Despite an elaborate and high profile campaign the Which Way Westerham (WWW) project – aimed at bringing new homes, a relief road, and improvements to the town’s GP surgery and primary school- has been left out the Sevenoaks Local Plan.
WWW was spearheaded by Henry Warde of Squerreys Estate who said : ” “We are obviously disappointed as we believe we have a strong evidence-based planning case that tackles long-terms concerns over the sustainability of the community of Westerham.
“Our proposals would have delivered the much-needed relief road, a piece of infrastructure that KCC acknowledges would solve the congestion problems for the town centre against a background of growing traffic and address the fact that the London Road junction with the A25 already operates above capacity.
“We also addressed the issues over how to sustain Westerham with new homes and improvements to the GP surgery and the Churchill CE Primary School. Our project team is going through the decision, and we are considering our position and next steps.”
The opposition to the WWW proposals was provided by the Keep Westerham Green Residents Group who said: “WWW did not meet the evidence-based exceptional circumstances criteria. Thames Water said that the massive development would mean more sewerage pipes. The Kent Downs AONB Unit and Natural England said that WWW would totally compromise Westerham’s characteristic fields and pastures.
“But it’s far from over. When the Planning Inspector looks at all this early next year WWW will argue its case again. Residents need to stay motivated. There’ll be yet another consultation this Christmas. Once again people will need to send in their well-evidenced comments.”
Sevenoaks District Councillors will soon consider a new Local Plan that has just four greenfield sites proposed for much needed community infrastructure and new homes. The Government has told the Council it must plan for its housing needs up to 2035. While the Council will prioritise brownfield land and build at higher densities, with 93% of the District in the Green Belt, and the remaining 7% close to being fully developed, it was required to consider greenfield sites put forward by landowners.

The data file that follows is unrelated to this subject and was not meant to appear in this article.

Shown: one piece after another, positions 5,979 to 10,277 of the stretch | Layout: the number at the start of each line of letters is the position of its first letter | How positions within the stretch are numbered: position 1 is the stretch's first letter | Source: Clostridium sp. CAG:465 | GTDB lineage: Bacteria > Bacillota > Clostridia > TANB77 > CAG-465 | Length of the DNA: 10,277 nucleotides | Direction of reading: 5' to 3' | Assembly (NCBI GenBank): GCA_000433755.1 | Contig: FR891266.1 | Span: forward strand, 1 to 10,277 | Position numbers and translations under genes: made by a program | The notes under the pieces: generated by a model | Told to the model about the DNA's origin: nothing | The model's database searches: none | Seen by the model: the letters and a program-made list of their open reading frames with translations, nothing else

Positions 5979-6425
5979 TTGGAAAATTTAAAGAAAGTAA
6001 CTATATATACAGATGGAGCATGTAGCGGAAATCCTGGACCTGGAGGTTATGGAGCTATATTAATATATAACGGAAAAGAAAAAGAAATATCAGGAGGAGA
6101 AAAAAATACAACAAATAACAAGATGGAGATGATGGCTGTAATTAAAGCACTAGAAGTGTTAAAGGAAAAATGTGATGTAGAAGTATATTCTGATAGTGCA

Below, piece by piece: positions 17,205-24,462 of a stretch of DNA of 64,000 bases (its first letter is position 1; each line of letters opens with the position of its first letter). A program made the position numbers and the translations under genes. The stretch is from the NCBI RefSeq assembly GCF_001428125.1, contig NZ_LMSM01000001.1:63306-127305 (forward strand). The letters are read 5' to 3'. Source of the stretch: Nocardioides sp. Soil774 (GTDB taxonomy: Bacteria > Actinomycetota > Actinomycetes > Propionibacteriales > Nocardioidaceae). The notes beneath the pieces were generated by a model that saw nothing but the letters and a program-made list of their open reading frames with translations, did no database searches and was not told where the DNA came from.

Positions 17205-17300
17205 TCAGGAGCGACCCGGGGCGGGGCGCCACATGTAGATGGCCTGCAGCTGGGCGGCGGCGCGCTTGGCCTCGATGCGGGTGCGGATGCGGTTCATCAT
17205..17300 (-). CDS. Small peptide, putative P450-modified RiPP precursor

Of the 400 greenfield sites put forward, the Council rejected 388 and, over the summer, asked for residents’ views on the remaining 12 sites in the first draft of the Local Plan. After it considered the 8,500 resident comments from this consultation, and further expert reports and feasibility studies on the sites, the Council has now published an update to the Local Plan and is proposing just four strategic greenfield sites for new homes.
These are: • Tarmac Quarry, Sevenoaks (Sevenoaks Northern Masterplan) • Land east of London Road in Dunton Green • Land south of Four Elms Road, Edenbridge • Pedham Place near Swanley and Farningham as a broad location for growth, subject to further work
Cllr Robert Piper, the Council’s Cabinet Member for Planning says: “To ensure we can continue to protect the Green Belt, it is vital that we submit a robust and consistent Local Plan to the Government Planning Inspector, who will make the final decision. “Government told us we need to plan for up to 14,000 new homes up to 2035. However, Sevenoaks District is overwhelmingly in the Green Belt, restricting where new homes can be built.
“We have carried our extensive consultations and listened carefully to our residents and followed a rigorous, consistent process. Based on all of the evidence, we are proposing to deliver 70% of the new homes sought by Government as we are determined to do all we can to protect the much loved and treasured Green Belt.
“If the Planning Inspector approves our Local Plan, developers and the Council will work closely with residents to make sure they get the right community and infrastructure improvements they need.”
The latest version of the Local Plan will be debated by the Council’s Planning Advisory Committee on 22 November and Cabinet on 6 December. If approved by Cabinet, there will be a final consultation, known as a ‘Regulation 19 Publication’, starting mid-December. The final decision to approve the Local Plan will be taken by the Planning Inspector at a public examination in 2019.
If residents wish to speak at the examination, which is at the Planning Inspector’s discretion, they will need to register their interest during the consultation period.
After this consultation closes, the Council will submit residents’ comments and the draft Local Plan to the Planning Inspector for consideration.
Residents can view the latest version of the Local Plan, and find out how to take part in the final consultation, at www.sevenoaks.gov.uk/localplansubmission
Photo Henry Warde